Daimler, Nokia call truce to end war over mobile patents


Nokia Oyj and Daimler AG settled their dispute over the licensing of wireless technology patents in cars, wanting to avoid a length court case. — REUTERS

Daimler AG and Nokia Oyj settled their dispute over the licensing of wireless technology patents in cars, ending a legal battle that has been been watched beyond the auto industry.

The deal resolves all legal proceedings between the two, including a complaint made by Daimler to the European Commission about Nokia. The companies agreed not to disclose the terms of the pact in a joint statement.

The settlement "is a hugely significant milestone which validates the quality of our patent portfolio, the contribution of Nokia’s R&D to the connected vehicle industry, and the growth opportunities for our automotive licensing program,” Jenni Lukander, president of Nokia Technologies, said in the statement.

Nokia and Daimler locked horns in Germany’s courts last year because the maker of the Mercedes-Benz refused the Finnish company’s demand to pay a lump sum for patents used in its vehicles.

Daimler instead wanted its suppliers to buy the technology from Nokia, which would mean lower fees for the use of the intellectual property.

Modern automobiles are brimming with electronic gadgetry and the industry has casually likened its products to smartphones on wheels because the wireless technology allows occupants to make calls, stream music or dial emergency services in case of an accident. Traditionally, automakers require that parts suppliers like Continental AG handle patent royalty issues and indemnify them for any demands that may come later.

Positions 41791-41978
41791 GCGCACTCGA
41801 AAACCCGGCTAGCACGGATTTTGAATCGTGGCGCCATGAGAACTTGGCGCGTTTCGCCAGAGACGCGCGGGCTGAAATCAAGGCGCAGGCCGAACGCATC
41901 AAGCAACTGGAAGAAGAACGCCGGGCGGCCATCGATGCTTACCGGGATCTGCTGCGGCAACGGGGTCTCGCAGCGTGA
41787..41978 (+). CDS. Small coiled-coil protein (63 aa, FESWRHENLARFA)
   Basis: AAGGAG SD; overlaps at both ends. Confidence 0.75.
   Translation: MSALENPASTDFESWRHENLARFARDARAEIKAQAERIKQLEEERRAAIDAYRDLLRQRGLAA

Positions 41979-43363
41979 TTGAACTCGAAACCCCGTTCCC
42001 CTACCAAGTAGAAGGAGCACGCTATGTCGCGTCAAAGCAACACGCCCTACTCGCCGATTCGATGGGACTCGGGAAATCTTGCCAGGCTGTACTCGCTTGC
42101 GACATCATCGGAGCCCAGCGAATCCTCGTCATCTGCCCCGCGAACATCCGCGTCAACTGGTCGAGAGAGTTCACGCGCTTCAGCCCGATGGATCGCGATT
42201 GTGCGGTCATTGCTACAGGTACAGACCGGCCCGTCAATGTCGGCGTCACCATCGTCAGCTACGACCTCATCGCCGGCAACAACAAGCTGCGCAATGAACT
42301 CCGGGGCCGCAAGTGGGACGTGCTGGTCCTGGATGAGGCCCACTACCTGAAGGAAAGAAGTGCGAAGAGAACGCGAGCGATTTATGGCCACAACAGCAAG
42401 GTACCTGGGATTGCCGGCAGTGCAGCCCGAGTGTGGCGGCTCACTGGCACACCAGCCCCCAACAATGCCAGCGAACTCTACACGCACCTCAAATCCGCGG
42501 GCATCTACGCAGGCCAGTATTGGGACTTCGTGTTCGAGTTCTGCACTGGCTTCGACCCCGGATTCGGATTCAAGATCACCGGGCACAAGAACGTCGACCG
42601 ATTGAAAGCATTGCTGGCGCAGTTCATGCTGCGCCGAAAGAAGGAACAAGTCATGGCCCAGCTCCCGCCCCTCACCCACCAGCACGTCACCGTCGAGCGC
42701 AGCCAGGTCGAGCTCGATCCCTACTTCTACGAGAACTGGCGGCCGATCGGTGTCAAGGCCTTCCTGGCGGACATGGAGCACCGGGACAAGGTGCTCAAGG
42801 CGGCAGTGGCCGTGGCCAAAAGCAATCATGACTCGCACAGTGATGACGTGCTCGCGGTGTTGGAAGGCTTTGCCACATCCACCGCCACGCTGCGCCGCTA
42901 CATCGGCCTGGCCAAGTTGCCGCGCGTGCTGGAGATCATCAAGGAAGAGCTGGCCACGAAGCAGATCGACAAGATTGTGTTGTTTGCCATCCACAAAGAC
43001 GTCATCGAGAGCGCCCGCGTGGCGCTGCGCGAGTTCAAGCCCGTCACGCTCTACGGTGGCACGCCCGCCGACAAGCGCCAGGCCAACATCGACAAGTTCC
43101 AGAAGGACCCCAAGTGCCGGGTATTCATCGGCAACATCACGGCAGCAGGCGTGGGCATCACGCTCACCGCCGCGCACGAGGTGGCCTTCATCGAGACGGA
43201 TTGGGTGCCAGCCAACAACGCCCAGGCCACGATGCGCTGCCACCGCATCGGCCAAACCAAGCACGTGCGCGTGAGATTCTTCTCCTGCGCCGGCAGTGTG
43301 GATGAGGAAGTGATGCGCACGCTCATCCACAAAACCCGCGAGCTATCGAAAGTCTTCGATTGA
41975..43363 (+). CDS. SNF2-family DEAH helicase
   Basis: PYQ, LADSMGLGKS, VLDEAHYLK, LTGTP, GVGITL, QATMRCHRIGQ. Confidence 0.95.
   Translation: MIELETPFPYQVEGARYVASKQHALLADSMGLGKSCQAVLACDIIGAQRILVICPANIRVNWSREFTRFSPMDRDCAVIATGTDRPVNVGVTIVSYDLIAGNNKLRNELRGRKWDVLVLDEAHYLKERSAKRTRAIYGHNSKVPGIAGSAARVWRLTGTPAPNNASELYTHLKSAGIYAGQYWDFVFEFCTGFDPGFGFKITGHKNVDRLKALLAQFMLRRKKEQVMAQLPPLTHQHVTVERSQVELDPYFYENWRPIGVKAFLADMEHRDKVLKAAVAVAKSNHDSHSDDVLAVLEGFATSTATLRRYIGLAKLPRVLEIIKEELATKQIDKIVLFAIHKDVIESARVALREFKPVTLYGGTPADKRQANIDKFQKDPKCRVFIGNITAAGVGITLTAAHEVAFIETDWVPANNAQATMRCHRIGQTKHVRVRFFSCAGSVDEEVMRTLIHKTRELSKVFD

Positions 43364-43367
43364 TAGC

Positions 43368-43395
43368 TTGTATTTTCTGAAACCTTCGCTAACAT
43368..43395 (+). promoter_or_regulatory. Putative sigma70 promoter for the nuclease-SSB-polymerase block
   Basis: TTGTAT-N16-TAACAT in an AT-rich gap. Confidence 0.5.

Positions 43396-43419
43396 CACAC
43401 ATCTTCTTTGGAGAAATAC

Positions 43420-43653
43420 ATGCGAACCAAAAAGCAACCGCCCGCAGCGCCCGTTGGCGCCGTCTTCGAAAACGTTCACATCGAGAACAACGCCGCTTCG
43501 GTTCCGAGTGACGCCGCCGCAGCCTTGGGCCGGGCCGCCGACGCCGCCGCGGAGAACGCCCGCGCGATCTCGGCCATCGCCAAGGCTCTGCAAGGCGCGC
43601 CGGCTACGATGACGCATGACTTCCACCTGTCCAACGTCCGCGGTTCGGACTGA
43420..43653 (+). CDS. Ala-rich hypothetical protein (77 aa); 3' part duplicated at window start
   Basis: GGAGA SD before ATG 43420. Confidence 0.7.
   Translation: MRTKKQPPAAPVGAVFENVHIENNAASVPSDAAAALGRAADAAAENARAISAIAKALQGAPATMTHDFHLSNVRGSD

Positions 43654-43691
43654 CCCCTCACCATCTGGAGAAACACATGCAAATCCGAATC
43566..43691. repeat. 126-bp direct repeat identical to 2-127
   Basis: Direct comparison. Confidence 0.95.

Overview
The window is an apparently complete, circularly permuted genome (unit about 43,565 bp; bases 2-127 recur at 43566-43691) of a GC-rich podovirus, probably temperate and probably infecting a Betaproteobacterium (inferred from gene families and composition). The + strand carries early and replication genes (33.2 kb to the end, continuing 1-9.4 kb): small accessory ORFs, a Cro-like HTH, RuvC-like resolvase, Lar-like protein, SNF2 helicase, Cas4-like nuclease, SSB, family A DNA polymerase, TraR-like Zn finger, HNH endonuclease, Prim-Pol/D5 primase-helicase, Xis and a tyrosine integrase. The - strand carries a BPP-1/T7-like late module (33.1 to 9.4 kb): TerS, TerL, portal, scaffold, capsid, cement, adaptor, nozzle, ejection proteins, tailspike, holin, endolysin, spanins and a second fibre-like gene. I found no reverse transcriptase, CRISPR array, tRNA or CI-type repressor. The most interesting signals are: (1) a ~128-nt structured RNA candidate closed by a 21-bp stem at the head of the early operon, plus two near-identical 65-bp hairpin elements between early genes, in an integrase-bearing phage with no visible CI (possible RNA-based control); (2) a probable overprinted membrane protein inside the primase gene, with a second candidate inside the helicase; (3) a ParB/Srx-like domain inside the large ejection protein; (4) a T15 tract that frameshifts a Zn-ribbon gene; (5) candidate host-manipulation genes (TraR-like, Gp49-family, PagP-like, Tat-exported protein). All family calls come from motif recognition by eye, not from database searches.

The German litigation last year culminated in a decision by a Dusseldorf court to refer the case to the European Union’s Court of Justice to examine the issue. At that point, Nokia had won two rulings in German courts against Daimler saying the carmaker violated its patents.

"We welcome the settlement — from an economic point of view and because we avoid lengthy disputes, ” Daimler said in a separate statement.

Wireless-technology companies including Qualcomm Inc., Sharp Corp. and Nokia joined forces in the Avanci LLC patent pool, which seeks to collect royalties from the car industry by offering a fixed price per vehicle, currently running at US$15 (RM61.93) a car for a 4G-standard license.

Earlier this year, Nokia also settled a global litigation dispute it had fought against Lenovo Group Ltd. over patents. – Bloomberg

Article type: metered
User Type: anonymous web
User Status:
Campaign ID: 46
Cxense type: free
User access status: 3
Join our Telegram channel to get our Evening Alerts and breaking news highlights
   

Next In Tech News

Russia's Yandex says Q2 adj. net income up 34% y/y, upgrades revenue outlook
After Flipkart, Amazon files appeal at India's Supreme Court in antitrust probe
Spotify's quarterly revenue beats estimates, paid subscribers rise 20%
With the suit against Activision Blizzard, gaming faces another #MeToo moment. Will it finally bring change?
Casio Pac Man collar for super retro digital watch
In spats with Twitter, India's government begins messaging shift to rival Koo
Euro 2020 deliver record June ad revenue for ITV
How a grandpa’s death and lucrative Twitter handle sent US man to prison
Exclusive: Walmart's Flipkart asks India's top court to stall antitrust queries, probe
TotalEnergies to buy EV charging network in Singapore

Stories You'll Enjoy


Vouchers